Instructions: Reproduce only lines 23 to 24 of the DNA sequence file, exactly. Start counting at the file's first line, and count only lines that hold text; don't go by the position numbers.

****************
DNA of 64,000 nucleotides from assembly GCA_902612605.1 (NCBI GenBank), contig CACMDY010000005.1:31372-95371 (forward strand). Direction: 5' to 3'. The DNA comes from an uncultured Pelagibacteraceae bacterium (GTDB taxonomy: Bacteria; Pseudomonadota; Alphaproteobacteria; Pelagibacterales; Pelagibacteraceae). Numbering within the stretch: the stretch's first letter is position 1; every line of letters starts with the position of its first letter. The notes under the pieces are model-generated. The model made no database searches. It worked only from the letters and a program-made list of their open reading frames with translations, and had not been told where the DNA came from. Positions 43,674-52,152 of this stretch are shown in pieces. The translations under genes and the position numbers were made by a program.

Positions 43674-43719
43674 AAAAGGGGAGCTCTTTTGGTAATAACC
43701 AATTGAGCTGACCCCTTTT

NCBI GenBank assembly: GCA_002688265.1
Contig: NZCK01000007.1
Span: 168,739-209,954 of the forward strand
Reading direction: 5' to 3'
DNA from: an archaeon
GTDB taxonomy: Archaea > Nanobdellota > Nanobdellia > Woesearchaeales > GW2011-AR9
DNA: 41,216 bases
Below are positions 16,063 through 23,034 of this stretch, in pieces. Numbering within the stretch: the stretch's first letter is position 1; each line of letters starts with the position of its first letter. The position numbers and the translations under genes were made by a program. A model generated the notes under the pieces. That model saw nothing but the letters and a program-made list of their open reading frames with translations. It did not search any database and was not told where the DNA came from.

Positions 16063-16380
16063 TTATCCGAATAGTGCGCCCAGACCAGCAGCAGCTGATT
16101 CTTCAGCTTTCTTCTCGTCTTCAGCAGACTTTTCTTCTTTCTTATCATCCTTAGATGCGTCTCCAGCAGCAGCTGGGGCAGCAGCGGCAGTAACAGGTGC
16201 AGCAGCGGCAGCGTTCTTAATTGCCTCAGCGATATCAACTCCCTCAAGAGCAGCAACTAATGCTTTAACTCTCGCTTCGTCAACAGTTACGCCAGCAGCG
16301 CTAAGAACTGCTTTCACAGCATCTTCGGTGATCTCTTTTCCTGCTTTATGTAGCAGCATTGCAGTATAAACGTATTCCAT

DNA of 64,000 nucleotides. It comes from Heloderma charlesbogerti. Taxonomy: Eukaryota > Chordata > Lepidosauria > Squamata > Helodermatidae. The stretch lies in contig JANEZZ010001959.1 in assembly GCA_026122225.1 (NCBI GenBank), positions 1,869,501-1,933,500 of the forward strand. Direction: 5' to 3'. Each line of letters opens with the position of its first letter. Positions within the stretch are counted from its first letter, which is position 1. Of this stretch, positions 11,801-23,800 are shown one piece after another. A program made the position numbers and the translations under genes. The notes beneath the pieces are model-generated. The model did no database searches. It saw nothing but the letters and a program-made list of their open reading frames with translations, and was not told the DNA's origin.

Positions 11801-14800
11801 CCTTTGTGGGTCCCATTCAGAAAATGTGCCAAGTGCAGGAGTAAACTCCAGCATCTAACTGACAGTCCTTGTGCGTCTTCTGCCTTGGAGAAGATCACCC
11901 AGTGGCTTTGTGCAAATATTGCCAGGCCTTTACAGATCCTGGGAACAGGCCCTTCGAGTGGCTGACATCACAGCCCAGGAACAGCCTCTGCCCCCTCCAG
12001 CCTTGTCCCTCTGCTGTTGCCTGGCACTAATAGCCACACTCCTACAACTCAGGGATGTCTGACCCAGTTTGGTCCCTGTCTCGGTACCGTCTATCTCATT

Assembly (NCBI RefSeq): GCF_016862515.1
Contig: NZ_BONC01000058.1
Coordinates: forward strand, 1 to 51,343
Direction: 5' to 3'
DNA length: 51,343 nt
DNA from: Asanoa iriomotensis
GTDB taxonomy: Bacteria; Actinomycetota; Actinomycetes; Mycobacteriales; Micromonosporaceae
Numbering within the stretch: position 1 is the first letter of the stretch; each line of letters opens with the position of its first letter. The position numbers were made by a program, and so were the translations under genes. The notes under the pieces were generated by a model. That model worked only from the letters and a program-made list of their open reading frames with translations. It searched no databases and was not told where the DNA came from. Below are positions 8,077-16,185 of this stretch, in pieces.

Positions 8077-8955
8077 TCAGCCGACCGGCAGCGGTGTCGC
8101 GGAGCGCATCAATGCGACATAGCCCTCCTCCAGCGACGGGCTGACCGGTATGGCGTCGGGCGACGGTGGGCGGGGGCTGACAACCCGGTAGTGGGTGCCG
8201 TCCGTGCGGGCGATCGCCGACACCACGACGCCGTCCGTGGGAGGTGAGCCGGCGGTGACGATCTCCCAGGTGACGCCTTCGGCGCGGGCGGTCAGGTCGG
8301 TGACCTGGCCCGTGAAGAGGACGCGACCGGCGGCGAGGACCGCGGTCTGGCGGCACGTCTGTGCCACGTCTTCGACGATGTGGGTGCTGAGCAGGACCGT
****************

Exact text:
Assembly (NCBI RefSeq): GCF_016862515.1
Contig: NZ_BONC01000058.1